Five-year rule for life companies

Under the Proposed 385 Regulations, all members of a consolidated group are treated as a single corporation.  The insurance industry requested that this rule be expanded to include certain life companies that are excluded from the consolidated group by reason of section 1504(b)(2).Treasury and the IRS declined to include a special rule related to section 1504(c) (2) in the Final 385 Regulations.  Treasury and the IRS recognized that that, to the extent that section 1504(c)(2) prohibits recently-acquired life insurance companies from joining a consolidated group, the items of income and expense of the companies and the consolidated group are not included in a single federal income tax return.  

Treasury and the IRS concluded that, in this context, a consolidated group and its recently-acquired life insurance subsidiaries are not materially different from two separate consolidated groups are part of the same expanded group, and that no special rule is justified. However, the exception from the Recast Rules for debt issued by certain insurance companies mitigates some of the impact of Final 385 Regulations’ failure to incorporate an expanded consolidated group definition.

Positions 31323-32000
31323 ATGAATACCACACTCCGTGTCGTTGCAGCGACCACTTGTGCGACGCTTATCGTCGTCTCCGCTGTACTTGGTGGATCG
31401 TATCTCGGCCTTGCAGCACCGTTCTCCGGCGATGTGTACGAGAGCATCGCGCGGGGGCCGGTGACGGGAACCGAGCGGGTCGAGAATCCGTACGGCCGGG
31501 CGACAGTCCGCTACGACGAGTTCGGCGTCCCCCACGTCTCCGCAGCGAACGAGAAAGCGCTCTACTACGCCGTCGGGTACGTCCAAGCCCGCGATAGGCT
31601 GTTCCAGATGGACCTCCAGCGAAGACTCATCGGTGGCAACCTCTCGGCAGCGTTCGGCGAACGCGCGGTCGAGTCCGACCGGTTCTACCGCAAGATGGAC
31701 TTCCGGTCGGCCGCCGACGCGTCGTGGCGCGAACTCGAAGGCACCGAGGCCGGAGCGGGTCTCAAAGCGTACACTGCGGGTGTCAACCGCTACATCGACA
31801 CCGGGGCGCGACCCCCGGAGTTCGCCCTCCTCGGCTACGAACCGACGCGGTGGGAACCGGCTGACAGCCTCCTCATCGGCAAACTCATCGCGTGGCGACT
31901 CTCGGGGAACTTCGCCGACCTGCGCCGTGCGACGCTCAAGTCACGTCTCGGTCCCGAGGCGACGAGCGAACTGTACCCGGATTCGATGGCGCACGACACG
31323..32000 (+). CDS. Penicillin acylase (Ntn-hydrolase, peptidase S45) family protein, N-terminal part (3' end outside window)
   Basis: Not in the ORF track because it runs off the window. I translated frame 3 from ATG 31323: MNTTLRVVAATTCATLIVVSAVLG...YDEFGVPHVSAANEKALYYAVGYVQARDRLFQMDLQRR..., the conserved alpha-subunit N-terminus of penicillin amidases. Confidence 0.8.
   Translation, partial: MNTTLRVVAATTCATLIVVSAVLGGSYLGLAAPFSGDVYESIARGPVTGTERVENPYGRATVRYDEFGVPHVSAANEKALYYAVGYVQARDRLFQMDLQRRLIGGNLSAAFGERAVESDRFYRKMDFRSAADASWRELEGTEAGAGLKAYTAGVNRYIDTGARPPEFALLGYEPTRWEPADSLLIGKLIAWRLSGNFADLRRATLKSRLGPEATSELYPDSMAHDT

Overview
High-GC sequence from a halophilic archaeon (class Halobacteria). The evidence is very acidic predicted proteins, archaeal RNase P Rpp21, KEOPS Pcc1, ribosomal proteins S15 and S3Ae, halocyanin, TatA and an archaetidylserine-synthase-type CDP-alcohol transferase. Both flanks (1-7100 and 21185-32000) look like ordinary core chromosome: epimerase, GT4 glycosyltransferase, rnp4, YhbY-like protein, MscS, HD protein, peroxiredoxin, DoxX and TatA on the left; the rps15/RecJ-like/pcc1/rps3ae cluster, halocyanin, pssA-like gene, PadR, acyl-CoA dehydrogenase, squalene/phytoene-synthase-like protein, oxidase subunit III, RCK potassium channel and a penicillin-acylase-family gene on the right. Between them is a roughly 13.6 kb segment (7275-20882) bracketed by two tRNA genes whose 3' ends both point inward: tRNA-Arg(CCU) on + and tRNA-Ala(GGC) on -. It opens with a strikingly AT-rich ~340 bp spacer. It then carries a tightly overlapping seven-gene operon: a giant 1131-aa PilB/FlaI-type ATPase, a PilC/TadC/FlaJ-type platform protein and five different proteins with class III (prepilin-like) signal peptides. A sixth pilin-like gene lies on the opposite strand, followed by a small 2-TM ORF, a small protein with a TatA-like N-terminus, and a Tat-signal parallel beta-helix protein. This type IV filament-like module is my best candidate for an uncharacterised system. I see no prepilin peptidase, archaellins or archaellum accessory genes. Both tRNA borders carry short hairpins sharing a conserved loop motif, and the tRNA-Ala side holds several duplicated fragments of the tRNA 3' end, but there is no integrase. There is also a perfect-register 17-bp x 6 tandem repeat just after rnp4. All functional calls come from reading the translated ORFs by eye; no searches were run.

Documentation Rules

There were numerous comments regarding the timing requirement within the Documentation Rules.   

The Final 385 Regulations retain the proposed “relevant date” concept for the due date of documentation.  In a crucial change, however, the substantive documentation now must only be completed by the due date for filing (including extensions) the tax return for the taxable year that includes the debt issuance or creditor event. This is a significant improvement over the prior 30-day timeline in the Proposed 385 Regulations.

This change will provide companies significantly more time to satisfy the Documentation Rules. Furthermore, the delay in effective date for the final Documentation Rules—to debt issued on or after January 1, 2018—provides a helpful transition period for companies to develop the necessary systems and agreements to comply going forward.  Thus, for calendar-year taxpayers that file an automatic return extension, their first round of documentation materials will not be technically “due” until late 2019.


Read KPMG's initial impressions about the regulations in TaxNewsFlash-United States